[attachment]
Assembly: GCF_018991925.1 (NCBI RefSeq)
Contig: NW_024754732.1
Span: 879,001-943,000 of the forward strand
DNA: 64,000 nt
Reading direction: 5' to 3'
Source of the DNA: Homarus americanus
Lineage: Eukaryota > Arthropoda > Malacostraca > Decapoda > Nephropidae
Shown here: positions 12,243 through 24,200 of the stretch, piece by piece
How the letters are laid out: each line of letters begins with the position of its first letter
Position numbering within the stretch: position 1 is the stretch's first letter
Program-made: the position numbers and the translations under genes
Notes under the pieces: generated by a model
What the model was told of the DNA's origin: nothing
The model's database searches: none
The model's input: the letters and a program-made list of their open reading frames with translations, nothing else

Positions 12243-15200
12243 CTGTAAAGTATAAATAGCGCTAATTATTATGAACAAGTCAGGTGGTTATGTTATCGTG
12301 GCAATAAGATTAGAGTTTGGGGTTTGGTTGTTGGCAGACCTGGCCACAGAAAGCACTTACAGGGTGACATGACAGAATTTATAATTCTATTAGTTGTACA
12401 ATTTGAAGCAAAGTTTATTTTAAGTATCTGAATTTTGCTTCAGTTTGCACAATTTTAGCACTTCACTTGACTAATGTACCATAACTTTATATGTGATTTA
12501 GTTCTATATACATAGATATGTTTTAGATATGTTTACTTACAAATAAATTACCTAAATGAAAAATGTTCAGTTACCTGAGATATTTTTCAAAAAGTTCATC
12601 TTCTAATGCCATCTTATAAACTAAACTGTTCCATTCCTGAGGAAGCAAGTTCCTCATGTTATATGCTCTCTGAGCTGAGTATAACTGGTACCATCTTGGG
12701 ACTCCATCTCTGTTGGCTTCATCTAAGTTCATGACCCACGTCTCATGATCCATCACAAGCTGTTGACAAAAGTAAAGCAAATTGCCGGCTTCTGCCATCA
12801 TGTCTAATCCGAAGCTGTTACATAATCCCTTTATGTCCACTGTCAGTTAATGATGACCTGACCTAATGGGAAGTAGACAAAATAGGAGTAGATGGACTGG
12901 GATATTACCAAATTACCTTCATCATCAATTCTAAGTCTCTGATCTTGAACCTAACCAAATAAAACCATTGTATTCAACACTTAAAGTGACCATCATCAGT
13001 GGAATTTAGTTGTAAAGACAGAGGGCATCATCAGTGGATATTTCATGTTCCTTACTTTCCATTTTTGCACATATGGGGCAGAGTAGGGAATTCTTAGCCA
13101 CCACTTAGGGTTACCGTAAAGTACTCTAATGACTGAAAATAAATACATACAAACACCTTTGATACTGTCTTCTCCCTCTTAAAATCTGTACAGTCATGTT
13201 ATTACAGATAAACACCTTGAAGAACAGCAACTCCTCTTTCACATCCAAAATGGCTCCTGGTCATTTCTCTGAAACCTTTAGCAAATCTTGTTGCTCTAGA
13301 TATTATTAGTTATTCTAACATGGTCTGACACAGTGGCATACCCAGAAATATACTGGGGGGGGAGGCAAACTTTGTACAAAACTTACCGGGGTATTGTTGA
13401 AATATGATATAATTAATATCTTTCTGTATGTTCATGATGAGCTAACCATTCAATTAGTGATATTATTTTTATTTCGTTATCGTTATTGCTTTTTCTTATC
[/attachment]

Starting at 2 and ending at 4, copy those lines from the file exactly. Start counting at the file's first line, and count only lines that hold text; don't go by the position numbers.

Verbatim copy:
Contig: NW_024754732.1
Span: 879,001-943,000 of the forward strand
DNA: 64,000 nt